For the 2018 award, fans were encouraged to post #WPMOYChallenge and their favorite nominee’s last name on social media between December 6th and January 13th.
The nominee who receives the most hashtag mentions wins an additional $25,000 donation to his charity of choice from Nationwide, and the runner-up receives $10,000 and the third-place winner will receive $5,000.
This years Charity Challenge has concluded and the winner has already been decided
The winner will be revealed on January 20th during the AFC Championship game on CBS.
The 2018 Walter Payton NFL Man of the Year will be announced during something theyre calling NFL Honors, a two-hour prime-time awards special that will air nationally on Feb. 2, the eve of Super Bowl LIII, on CBS.
For those hoping to line the red carpet to see a few of your football heroes, NFL Honors will be held at the Fox Theatre in Atlanta, GA.
Something theyre doing new this year is highlighting all 32 team winners, the finalists recognized for their important work, during the weekend leading up to Super Bowl LIII.
Each of these men has his own personal take on charity, and its interesting to see the various creative ways theyve decided to use their fame and fortune to give back.
Clearly all of these nominees are award worthy, but only one will take the prize.
2018 NFL stats line: 122 combined tackles (5 for loss), 3.0 sacks, 6 QB hits, 4 passes defended and a forced fumble.
Charity name: the Safe Coverage Foundation
Charity goals: to help provide access and resources for students to achieve their dreams of a higher education by making tech equipment and access to college campus visits available.
2018 NFL stats line: 52 combined tackles (8 for loss), 6.0 sacks, 16 QB hits and 3 forced fumbles.
Charity name: Big Men Dont Bully
Charity goals: speaking to students on the importance of anti-bullying, participating in local campaigns as a spokesperson and taking part in league-wide character initiatives with Character Playbook.
2018 NFL stats line: 45 combined tackles, 2 interceptions, 11 passes defended and a QB hit.
Charity name: the Carr Cares Reading Buddy Foundation
Charity goals: the foundation provides mentoring services to struggling early grade school readers by pairing them with high school student mentors who then qualify for book scholarships.
2018 NFL stats line: 74 combined tackles (11 for loss), 6.5 sacks, 10 QB hits, 9 passes defended, 2 forced fumbles and a fumble recovery.
Various charity names: Organized: a youth football team meal program, cleat donations, a free STEM Lab and health screening event for Buffalo’s inner-city youth;
Supported: teammate Micah Hyde’s backpack giveaway event, the Play 60 Challenge, the Crucial Catch campaign and United Way Hometown Huddle; Ambassador: for the American Diabetes Association.
Charity goals: support young athletes (see above).
2018 NFL stats line: 22 combined tackles (6 for loss), 5.0 sacks, 11 QB hits, 6 passes defended, 2 forced fumbles and a fumble recovery.
Charity name (among others): Peppers partnered with the Foundation for the Carolinas and started the Julius Peppers Hurricane Florence relief fund.
Charity goals: to help hurricane ravaged areas of the Carolinas recover from Hurricane Florence.
2018 NFL stats line: 55 touches, 571 yards from scrimmage and 6 touchdowns.
Charity name: Bears Care and Becoming a Man.
Charity goals: BC: to raise funds for breast and ovarian cancer research;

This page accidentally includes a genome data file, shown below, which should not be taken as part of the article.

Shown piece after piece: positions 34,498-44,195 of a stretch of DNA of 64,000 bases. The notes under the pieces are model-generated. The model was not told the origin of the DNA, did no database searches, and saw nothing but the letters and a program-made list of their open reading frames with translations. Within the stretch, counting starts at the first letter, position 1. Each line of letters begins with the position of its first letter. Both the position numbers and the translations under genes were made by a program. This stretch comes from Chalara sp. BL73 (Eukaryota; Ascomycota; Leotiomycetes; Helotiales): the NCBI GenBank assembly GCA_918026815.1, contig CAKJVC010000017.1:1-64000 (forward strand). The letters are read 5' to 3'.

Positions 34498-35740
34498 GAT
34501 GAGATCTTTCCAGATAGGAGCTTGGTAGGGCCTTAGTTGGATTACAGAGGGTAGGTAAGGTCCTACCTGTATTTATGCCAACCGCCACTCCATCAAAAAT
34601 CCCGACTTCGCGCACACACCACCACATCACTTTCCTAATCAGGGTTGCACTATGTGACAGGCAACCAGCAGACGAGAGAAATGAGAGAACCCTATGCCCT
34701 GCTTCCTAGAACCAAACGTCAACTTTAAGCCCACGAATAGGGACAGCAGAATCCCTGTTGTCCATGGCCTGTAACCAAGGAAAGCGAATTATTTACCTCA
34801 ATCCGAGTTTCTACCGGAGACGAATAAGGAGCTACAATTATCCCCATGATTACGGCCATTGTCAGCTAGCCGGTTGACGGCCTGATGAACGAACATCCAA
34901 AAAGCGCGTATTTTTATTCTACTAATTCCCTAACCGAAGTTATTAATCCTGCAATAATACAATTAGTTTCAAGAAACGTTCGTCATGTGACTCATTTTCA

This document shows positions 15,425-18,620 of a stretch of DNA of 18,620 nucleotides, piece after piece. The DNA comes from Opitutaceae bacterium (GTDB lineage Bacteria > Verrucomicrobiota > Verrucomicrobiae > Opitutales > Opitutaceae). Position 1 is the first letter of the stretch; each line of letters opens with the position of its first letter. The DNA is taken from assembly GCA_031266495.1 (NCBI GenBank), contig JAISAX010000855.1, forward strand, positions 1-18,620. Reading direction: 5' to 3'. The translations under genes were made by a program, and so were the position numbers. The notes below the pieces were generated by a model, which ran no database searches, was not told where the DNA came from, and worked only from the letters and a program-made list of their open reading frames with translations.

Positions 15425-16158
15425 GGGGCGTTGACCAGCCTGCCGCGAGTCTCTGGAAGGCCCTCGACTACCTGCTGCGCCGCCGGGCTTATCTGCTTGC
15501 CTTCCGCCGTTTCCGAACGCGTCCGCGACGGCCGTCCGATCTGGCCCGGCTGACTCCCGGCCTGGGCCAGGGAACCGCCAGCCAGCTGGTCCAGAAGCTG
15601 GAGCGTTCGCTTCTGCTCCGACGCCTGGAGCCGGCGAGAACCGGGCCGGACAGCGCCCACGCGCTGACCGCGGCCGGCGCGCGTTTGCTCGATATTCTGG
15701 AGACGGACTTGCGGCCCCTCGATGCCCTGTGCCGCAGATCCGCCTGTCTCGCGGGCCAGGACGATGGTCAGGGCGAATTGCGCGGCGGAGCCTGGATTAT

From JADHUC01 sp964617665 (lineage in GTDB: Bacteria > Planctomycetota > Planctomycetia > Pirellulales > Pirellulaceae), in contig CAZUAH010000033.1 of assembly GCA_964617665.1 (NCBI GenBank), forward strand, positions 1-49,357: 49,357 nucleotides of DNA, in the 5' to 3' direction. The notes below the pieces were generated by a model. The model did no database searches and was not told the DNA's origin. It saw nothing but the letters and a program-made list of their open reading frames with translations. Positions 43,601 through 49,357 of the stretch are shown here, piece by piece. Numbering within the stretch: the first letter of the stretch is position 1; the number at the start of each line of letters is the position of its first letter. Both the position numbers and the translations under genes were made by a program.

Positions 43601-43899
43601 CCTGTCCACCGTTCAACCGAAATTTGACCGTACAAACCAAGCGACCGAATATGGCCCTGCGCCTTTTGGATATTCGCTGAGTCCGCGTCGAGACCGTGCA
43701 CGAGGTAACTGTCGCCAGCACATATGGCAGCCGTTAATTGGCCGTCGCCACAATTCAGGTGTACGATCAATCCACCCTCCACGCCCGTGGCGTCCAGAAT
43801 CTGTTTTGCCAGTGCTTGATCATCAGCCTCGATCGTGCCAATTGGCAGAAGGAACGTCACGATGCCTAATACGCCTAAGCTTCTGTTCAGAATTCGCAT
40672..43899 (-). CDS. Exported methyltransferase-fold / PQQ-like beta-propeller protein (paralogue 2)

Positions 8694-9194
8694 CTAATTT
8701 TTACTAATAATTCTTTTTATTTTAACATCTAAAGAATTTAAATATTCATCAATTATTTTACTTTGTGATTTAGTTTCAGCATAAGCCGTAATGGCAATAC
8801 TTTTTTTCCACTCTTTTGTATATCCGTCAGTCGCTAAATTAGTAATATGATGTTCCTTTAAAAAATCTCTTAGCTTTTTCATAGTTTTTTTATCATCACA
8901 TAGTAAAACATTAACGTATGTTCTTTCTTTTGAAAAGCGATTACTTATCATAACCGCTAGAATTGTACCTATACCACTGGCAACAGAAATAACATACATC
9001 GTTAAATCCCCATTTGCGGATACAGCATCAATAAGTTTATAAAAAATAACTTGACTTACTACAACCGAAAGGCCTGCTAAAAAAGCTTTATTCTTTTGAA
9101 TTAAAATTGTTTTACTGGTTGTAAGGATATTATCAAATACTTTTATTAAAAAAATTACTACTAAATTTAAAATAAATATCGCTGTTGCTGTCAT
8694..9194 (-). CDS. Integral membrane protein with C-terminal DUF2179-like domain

BAM: helping young men focus on six core values including Integrity, Accountability, Self-Determination, Positive Anger Expression, Visionary Goal Setting and Respect for Women.
2018 NFL stats line: 47 combined tackles (8 for loss), 8.0 sacks, 21 QB hits, 8 passes defended and a fumble recovery.
Charity name: the anti-bullying literacy tour and Sunday Funday.
Charity goals: ABL – to encourage kids to choose kindness, not bullying; SF – a fun and educational back-to-school event.
2018 NFL stats line: 43 combined tackles (1 for loss), 2 interceptions, 5 passes defended and a fumble recovery.
Charity name: the Greater Cleveland Food Bank
Charity goals: to help raise food money donations to provide over a million meals for local individuals and families in need.
2018 NFL stats line: 356 completions for 3,885 yards and 22 touchdowns with 8 interceptions, 67.7 completion percentage.
Charity name: the Faith, Fight, Finish Foundation
Charity goals: focuses on fighting cancer and offering assistance to those facing life-challenging hardships, all in honor of his mom, Peggy.
2018 NFL stats line: 48 combined tackles (14 for loss), 14.5 sacks, 26 QB hits, an interception, four forced fumbles and three fumble recoveries.
Charity name: Vons Vision
Charity goals: to provide free eye screenings and eye exams valued at $254,149 – based on those testing results, more than $500,000 worth of frames and lenses have been donated at no cost to program participants.
2018 NFL stats line: 3,777 passing yards and 21 touchdowns with 11 interceptions, 66.1 completion percentage.
Charity name: Score 7 Charitable Foundation, Blue Cross Blue Shield of Michigan
Charity goals: to support the area youth with initiatives that focus on leading an active and healthy lifestyle, as well as education on proper nutrition.
2018 NFL stats line: 55 combined tackles (8 for loss) 6.0 sacks, 9 QB hits, 3 passes defended, a forced fumble and two fumble recoveries.
Various Charity names: the Boys & Girls Club of Greater Green Bay, Make-A-Wish, the Salvation Army’s Big Kettle campaign, the Green Bay Packers Annual Tailgate Tour and the Packers GiveBack Celebrity Bowling event.
Charity goals: focus on those in need in the Green Bay area.
2018 NFL stats line: 39 combined tackles (5 for loss), 4.0 sacks, 14 QB hits and 2 forced fumbles.
Charity name: WithMerci
Charity goals: to focus on supporting families of children with disabilities and special needs. Indianapolis Colts defensive end Jabaal Sheard
2018 NFL stats line: 50 combined tackles (14 for loss), 5.5 sacks, 13 QB hits, 4 passes defended and a fumble recovery.
Charity name: the Jabaal Sheard Foundation
Charity goals: to provide at-risk youth with outreach programs that given them opportunities in the fields of educational advancement and healthy living.